When Brecht was sixteen, the First World War broke out in Europe involving all of the world’s great powers, among them Austria, Germany, France, Italy, Russia, Great Britain, and the United States, and once their various colonies got involved, the conflict spread around the world. In 1918 the Treaty of Versailles ended the war and imposed some difficult terms on the German Republic, but despite those, the arts and sciences prospered during the years from 1919 – 1938, the period of the Weimar Era, so named for the city where the post war parliamentary republic held its constitutional assembly. During the early years of this period, which lasted until 1933 when Adolf Hitler came to power, a young Brecht was influenced by progressive ideas and a great concern for the common man. His early poems, which were written beginning at around age sixteen, evidence this.

After finishing secondary school, Brecht went to Munich to continue his studies in medicine and natural sciences, and then during the war was pressed into a year of military duty which he served in a military hospital. War and its effects had a powerful impact on young Brecht, and after completing his military service, he devoted the rest of his life to his poetry and his plays, all of which reflect his social concerns and his anti-capitalist views. His career as a writer developed quickly, and he became widely known in Berlin from about 1924 to 1933 for his work as a dramatist with the Deutsches Theater. It was during this time that he studied Marxism in depth, and came to believe strongly in it. Because of his Marxist and anti-fascist beliefs, Brecht fled Berlin and the Hitler regime and lived in exile from 1933 until 1949, during which time the Nazi’s targeted him, burning his books and revoking his citizenship. When he returned to his native country in 1949, it was the German Democratic Republic, and he resettled in Berlin where he continued to produce his plays and deliver lectures. There he wrote his last play “The Days of the Commune,” a dramatization about The Paris Commune, a government that ruled Paris very briefly from about March 18, 1871, to May 28, 1871, after France was defeated in the Franco-Prussian war. It was widely celebrated as the first government controlled by the working class during the Industrial Revolution.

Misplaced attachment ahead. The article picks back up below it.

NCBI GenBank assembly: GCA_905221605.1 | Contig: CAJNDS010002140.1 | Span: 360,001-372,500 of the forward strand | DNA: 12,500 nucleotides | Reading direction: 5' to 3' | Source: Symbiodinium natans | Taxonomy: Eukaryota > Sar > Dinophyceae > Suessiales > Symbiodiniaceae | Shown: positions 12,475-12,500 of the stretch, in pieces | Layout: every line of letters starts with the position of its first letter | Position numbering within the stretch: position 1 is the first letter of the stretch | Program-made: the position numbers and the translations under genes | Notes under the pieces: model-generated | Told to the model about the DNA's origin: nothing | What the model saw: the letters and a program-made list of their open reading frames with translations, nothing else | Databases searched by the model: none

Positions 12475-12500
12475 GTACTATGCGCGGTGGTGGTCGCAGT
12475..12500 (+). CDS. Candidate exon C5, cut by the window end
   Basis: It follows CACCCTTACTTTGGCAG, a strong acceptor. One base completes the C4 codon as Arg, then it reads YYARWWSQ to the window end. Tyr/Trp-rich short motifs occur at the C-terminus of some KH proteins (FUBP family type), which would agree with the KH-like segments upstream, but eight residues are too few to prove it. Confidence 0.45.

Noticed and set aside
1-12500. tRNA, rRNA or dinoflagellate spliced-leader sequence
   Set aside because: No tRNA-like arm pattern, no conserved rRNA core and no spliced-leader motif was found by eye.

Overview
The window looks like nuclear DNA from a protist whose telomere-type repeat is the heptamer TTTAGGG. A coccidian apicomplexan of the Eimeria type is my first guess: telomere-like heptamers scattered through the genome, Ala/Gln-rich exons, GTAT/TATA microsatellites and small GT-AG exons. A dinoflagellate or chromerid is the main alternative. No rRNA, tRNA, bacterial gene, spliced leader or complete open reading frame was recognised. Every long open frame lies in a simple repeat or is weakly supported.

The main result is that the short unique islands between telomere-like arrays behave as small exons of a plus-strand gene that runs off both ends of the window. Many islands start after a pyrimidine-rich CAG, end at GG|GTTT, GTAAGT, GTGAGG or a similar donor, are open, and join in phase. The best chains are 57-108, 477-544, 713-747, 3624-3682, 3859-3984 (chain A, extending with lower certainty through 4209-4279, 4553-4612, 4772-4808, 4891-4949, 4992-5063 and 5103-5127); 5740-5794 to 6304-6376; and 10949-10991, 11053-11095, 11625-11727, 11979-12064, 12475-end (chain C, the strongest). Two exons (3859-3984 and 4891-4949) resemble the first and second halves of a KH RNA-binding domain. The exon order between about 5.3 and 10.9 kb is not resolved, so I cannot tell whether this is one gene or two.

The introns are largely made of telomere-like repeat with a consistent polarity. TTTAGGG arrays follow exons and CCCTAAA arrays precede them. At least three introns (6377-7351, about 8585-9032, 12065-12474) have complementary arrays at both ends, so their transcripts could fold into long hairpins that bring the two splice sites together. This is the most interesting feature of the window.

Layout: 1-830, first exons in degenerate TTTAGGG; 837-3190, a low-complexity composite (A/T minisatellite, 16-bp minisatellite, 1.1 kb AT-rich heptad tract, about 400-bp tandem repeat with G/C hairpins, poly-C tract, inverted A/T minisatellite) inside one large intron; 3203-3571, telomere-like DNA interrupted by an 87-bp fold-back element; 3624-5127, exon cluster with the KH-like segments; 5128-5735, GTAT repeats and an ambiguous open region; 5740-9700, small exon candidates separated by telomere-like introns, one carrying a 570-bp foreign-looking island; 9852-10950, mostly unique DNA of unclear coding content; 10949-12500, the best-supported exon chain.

Karl Marx wrote that in the past “philosophers have only interpreted the world in various ways; the point is, to change it.” (http://www.spartacus.schoolnet.co.uk/TUmarx.htm) Brecht’s conviction to Marxism lead him to develop a form of alternative theater known as epic theater which was in sharp contrast to dramatic (Aristotelian) theater. Brecht wanted his plays to appeal to and influence the thinking of the audience. In epic theater, the audience is never to become involved with the story in a way that lets them forget that they are watching a play. To this end Brecht insisted on such effects as sources for light and sound being visible; elimination of a curtain; actors coming out of character to address the audience; actors delivering their lines in the third person past tense, and other anti-illusionist techniques. Additionally, scenes can exist independently without the need to be connected to each other. By using this rather didactic method of presentation, it was Brecht’s goal that thought and reason might lead to transformation and change.